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Jordan Peele on Choosing Horror: “Get Out … Is My Greatest Fears in Film”

We’re still rolling our eyes over the news that Jordan Peele’s awesome directorial debut, Get Out, is being submit for consideration to the Golden Globes as a comedy, because it is very clearly not a comedy. In fact, it’s a horror film, a dramatic one at that (albeit with humor in it, for sure), and there’s a reason for that.

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At Deadline Hollywood’s annual ‘The Contenders’ event at the DGA Theater, Mike Fleming Jr. interviewed Peele about his decision to step away from full-on comedy and toward the horror genre for his first film as a director. Peele replied that horror is simply his favorite genre (which is apparent in sketches like “Sexy Vampires” and “Make-a-Wish“), and that “I actually started wanting to make a horror thriller, and in asking myself what that would look like, eventually I got to what Get Out is, which is, in many ways, my greatest fears on film.”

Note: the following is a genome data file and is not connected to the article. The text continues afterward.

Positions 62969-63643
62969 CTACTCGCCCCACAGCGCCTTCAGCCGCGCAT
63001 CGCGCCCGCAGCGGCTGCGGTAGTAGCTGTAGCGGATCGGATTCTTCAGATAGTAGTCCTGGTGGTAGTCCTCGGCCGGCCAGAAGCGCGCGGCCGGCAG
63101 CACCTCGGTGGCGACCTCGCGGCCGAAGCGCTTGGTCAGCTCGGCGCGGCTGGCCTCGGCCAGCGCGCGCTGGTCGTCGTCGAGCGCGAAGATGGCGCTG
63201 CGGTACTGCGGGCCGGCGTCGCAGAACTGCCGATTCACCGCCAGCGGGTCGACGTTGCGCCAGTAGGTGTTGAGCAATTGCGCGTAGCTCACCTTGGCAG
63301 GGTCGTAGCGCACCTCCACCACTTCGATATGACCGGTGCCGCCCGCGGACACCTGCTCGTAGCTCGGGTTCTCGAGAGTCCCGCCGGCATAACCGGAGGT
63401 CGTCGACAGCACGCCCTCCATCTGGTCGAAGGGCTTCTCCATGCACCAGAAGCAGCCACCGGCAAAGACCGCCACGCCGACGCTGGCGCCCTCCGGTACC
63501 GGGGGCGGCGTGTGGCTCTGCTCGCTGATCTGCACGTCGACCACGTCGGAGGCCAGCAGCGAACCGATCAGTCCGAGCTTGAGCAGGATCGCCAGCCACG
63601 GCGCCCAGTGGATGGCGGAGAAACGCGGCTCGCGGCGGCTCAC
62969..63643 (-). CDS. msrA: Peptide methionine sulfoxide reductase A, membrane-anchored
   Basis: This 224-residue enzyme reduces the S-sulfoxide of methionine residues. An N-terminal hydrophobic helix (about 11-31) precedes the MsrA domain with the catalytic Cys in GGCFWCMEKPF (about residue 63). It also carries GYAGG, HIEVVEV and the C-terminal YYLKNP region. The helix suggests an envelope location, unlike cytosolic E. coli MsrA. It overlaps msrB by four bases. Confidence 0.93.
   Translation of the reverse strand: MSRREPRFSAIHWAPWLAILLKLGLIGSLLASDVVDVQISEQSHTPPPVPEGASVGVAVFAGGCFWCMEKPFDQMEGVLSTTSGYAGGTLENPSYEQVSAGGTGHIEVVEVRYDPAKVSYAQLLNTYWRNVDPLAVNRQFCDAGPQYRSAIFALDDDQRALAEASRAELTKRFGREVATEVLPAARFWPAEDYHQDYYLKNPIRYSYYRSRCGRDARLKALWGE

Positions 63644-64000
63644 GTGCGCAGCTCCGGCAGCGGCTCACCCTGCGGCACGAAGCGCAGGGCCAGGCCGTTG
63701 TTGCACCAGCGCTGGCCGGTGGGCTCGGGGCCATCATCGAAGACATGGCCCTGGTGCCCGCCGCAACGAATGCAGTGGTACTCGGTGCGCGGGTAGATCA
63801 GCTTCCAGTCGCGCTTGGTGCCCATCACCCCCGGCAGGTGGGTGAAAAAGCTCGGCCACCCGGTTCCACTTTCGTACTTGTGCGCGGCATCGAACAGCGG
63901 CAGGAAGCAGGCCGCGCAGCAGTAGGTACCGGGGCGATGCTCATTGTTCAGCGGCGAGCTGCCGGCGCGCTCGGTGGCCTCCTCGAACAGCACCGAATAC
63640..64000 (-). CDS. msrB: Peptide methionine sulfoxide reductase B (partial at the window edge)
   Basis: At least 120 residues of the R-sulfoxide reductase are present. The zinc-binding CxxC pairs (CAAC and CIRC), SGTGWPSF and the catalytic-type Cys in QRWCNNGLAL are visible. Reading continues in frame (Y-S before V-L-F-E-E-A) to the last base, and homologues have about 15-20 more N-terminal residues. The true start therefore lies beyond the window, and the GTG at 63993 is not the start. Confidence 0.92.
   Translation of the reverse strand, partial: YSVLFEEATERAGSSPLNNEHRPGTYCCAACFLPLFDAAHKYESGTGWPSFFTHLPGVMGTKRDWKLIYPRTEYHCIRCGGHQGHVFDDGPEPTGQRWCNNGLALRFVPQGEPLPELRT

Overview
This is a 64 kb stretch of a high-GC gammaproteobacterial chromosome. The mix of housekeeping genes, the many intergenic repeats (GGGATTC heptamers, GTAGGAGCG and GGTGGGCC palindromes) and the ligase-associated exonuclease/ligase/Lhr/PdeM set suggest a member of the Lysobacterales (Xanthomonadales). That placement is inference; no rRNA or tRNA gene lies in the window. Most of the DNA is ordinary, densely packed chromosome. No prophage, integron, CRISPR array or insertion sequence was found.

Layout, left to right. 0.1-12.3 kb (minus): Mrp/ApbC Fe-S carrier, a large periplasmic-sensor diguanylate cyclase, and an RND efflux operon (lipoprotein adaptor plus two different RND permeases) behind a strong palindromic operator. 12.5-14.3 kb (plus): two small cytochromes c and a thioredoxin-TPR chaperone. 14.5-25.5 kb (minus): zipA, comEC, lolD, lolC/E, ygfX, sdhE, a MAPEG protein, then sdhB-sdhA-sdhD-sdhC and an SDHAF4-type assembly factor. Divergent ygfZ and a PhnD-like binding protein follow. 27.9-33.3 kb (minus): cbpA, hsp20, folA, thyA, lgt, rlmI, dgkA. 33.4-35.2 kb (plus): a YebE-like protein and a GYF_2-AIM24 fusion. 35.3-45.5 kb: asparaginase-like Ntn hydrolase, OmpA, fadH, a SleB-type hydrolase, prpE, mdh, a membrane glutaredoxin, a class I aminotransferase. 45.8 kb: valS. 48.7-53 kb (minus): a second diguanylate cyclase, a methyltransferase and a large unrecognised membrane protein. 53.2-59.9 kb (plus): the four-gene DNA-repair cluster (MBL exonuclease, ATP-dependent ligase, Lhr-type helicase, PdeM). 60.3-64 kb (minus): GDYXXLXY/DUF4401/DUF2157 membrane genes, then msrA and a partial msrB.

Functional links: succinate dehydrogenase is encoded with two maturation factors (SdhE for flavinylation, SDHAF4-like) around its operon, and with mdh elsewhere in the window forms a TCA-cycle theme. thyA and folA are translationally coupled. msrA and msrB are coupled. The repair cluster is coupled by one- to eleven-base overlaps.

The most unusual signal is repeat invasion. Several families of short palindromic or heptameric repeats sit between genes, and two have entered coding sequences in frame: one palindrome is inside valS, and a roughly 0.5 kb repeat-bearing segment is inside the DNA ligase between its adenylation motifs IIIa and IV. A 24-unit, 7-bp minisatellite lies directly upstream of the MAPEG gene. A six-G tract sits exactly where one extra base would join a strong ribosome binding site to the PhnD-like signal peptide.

He went on to say:

“Honestly, I thought: There’s too many things that you just can’t do in film— the finale where a black man kills a white family in cold blood, and the audience is supposed to be like, ‘Yeah!’ ” Peele joked. “When you watch this movie, I think that’s the power of story. It’s one of the few things that encourages empathy because it allows us to see through others’ eyes.”

I think there are several parts to Get Out being classified as a comedy. I think that Peele’s reputation as a comedic performer is part of it. Pigeonholes are hard to get out of. Then there’s the fact that it’s a genre film, which tend to get taken less seriously. And, of course, there’s the fact that if awards shows acknowledge that this is a drama and not a comedy, they’d have to wrestle with the idea that *gasp* racism is a real-life horror.

Can’t have that, can we? *sigh*

(image: screencap)

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Teresa Jusino
Teresa Jusino (she/her) is a native New Yorker and a proud Puerto Rican, Jewish, bisexual woman with ADHD. She's been writing professionally since 2010 and was a former TMS assistant editor from 2015-18. Now, she's back as a contributing writer. When not writing about pop culture, she's writing screenplays and is the creator of your future favorite genre show. Teresa lives in L.A. with her brilliant wife. Her other great loves include: Star Trek, The Last of Us, anything by Brian K. Vaughan, and her Level 5 android Paladin named Lal.

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